Our friends at UC-Davis have just published an article on the connection between increased gun sales and gun-injury rates. The good news about the article is that it is open source, which means you can download it here and read it for free. So I commend Garen Wintemute and his colleagues for giving everyone in Gun-control Nation an opportunity to share their research findings for free.
That’s the good news. After I summarize their research and what they learned, I’m going to mention the bad news. And the bad news is what Wintemute and his research team didn’t bother to learn. But first, here’s see what they learned.
The research covers a ‘spike’ in handgun sales in California in California following the 2012 re-election of The Bomber and the Sandy Hook massacre, two events that occurred within a space of five weeks. The authors define a ‘spike’ as a “sharp and short-lived increase in firearm sales.” From this, the authors then attempt to test the following hypothesis, namely, that “the sudden and unanticipated influx of firearms in a concentrated area such as a city could result in increases in firearm harm.” The research covered injury data from 499 California cities along with a complete run of handgun sales which are recorded individually and kept by the California DOJ.)
Here’s where I have to raise a small, red flag. The authors claim that they measured the spike in gun sales from the date of Obama’s election until six weeks post-Sandy Hook. But what this analysis fails to consider is whether the spike was only a response to those two events rather than reflecting the release of pent-up demand which developed prior to Obama’s second win.
I spent the entire Summer and Fall of 2012 sitting by myself in my gun shop because I didn’t know one, single gun nut who thought that Romney wasn’t going to be inaugurated President in 2013. Even Romney believed this fantasy and so did everyone else. Which is why gun sales collapsed during the run-up to that election, because everyone knows that when the White House is occupied by a Republican, the gun business goes into the toilet, prices collapse and why not wait a few months before buying your next gun? After all, it’s not as if anyone needs to buy another gun.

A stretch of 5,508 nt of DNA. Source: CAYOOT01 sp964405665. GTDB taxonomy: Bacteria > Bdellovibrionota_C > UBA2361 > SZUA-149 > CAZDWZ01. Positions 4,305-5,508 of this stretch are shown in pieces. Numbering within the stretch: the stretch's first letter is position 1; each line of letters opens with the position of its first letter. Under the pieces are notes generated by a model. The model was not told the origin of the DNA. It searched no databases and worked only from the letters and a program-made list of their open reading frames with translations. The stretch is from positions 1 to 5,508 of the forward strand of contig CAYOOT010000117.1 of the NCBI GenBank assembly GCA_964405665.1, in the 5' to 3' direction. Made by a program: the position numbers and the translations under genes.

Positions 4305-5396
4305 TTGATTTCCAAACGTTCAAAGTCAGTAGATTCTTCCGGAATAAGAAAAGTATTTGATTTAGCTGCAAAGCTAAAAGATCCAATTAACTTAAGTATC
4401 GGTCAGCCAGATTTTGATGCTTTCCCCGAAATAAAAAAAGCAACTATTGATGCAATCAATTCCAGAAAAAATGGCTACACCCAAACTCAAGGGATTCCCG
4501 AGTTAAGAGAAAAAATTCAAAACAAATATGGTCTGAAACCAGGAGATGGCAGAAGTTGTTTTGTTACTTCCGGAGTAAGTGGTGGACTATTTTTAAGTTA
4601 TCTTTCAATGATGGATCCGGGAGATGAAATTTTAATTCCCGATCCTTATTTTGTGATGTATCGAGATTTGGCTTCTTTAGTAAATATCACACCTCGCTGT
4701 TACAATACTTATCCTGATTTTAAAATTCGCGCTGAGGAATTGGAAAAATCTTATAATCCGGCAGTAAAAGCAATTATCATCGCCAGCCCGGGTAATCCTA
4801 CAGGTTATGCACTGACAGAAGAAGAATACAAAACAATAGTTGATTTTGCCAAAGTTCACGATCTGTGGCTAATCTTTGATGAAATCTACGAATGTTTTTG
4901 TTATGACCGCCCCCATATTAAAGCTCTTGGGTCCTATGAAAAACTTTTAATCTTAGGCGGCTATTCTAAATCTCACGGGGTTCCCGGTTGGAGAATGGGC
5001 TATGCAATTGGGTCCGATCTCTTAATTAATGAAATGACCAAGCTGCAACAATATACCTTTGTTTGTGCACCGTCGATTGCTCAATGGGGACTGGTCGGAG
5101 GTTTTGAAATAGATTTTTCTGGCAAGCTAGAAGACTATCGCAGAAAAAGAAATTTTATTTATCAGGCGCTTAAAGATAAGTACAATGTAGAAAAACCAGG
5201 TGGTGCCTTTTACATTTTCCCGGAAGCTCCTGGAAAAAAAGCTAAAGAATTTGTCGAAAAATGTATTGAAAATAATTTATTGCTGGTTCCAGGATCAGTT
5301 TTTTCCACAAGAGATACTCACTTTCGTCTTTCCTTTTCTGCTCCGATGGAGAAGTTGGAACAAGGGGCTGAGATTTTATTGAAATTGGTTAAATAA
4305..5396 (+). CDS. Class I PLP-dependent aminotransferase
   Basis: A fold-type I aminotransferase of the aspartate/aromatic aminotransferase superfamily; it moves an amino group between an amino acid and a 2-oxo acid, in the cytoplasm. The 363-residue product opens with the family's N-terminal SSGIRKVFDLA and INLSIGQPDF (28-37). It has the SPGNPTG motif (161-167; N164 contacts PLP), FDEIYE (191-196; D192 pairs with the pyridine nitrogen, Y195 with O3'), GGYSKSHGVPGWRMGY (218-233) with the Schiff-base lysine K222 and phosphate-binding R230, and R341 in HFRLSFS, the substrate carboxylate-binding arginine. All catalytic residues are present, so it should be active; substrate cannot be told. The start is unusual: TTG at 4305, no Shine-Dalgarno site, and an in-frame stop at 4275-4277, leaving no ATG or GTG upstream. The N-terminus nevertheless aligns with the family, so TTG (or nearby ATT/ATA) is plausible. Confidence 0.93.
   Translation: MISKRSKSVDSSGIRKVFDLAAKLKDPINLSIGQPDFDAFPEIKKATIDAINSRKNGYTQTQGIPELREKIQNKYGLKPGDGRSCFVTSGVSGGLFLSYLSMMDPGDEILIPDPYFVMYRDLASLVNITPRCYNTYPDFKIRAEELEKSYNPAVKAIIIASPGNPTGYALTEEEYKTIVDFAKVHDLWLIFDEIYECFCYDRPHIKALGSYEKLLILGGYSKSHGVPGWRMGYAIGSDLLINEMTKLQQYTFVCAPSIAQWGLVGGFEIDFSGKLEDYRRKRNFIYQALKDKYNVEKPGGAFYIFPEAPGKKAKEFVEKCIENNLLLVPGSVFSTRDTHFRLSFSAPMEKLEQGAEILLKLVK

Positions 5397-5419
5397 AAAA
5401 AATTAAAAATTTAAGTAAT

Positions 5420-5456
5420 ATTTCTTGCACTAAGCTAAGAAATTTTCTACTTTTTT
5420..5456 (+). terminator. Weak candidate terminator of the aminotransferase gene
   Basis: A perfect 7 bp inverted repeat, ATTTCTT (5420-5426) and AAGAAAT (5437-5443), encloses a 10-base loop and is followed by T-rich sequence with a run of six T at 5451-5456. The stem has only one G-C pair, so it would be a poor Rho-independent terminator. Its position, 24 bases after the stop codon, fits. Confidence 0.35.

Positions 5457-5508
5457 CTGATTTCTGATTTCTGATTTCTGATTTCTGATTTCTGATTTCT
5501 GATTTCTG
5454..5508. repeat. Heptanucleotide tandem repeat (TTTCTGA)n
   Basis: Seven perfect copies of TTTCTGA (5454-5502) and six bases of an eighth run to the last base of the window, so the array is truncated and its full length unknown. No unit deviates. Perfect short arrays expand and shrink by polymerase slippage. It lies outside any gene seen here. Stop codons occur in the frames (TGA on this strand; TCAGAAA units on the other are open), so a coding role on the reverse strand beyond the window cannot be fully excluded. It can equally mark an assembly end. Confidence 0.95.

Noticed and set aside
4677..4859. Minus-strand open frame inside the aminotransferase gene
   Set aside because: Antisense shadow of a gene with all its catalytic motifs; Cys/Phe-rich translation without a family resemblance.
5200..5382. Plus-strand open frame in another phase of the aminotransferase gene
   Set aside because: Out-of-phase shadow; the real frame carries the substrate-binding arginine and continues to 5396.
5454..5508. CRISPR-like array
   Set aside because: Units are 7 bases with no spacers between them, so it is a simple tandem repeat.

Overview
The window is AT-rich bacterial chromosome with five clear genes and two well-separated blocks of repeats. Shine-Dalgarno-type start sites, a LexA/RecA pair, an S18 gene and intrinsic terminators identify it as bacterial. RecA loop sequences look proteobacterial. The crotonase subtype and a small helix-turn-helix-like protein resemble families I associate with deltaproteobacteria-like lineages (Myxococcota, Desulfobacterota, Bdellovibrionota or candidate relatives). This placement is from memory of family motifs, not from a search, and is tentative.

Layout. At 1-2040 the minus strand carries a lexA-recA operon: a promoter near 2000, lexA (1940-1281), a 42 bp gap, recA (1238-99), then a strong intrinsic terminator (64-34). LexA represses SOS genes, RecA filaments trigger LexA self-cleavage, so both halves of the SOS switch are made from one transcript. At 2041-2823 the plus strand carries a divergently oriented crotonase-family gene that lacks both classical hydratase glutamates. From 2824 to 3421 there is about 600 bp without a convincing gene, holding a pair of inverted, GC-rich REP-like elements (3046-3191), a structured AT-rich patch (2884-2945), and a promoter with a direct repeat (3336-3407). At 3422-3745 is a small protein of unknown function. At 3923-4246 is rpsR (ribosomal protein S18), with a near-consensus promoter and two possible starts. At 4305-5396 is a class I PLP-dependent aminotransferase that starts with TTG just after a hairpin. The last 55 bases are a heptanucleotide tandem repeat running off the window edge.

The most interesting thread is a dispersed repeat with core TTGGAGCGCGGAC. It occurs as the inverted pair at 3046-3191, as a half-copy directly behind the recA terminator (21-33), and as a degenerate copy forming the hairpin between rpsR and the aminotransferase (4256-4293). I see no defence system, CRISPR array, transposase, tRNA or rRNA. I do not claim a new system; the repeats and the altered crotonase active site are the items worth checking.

If the UC-Davis researchers wanted to get a clear picture of the post-election spike, what they should have done was to factor in the trend of gun sales before the cataclysmic event took place. Gun sales always pick up in November and over the next three to four months, but the comparison should be judged not just by looking forward in time, but also by looking back.
Did the researchers find an ‘association’ between the gun spike in November-December and an increase in gun injuries over the following year? Of course they did, although the percentage of gun injuries (4%) was substantially less than the percentage increase of handguns that were floating around. Again, I am somewhat leery of how the research team computed what they refer to as ‘excess handguns’ (meaning more guns being sold than were usually the case) because of the issue of pent-up demand.
Okay, now here comes the bad news.
We have all kinds of evidence that gun sales spike after mass shootings or other events that might portend new regulations reducing the availability of guns. Much of this research is referenced by the UC-Davis team. But to me, the question that really matters and that nobody in the public health research domain seems interested in understanding is this: Why do some people actually believe that a gun will protect them from the kind of harm represented by what took place at Sandy Hook?
If public health researchers like Wintemute and his colleagues would sit down and try to figure that one out, maybe just maybe we could hold a reasonable discussion with gun owners about the risk of owning those guns.
Is that too much to ask?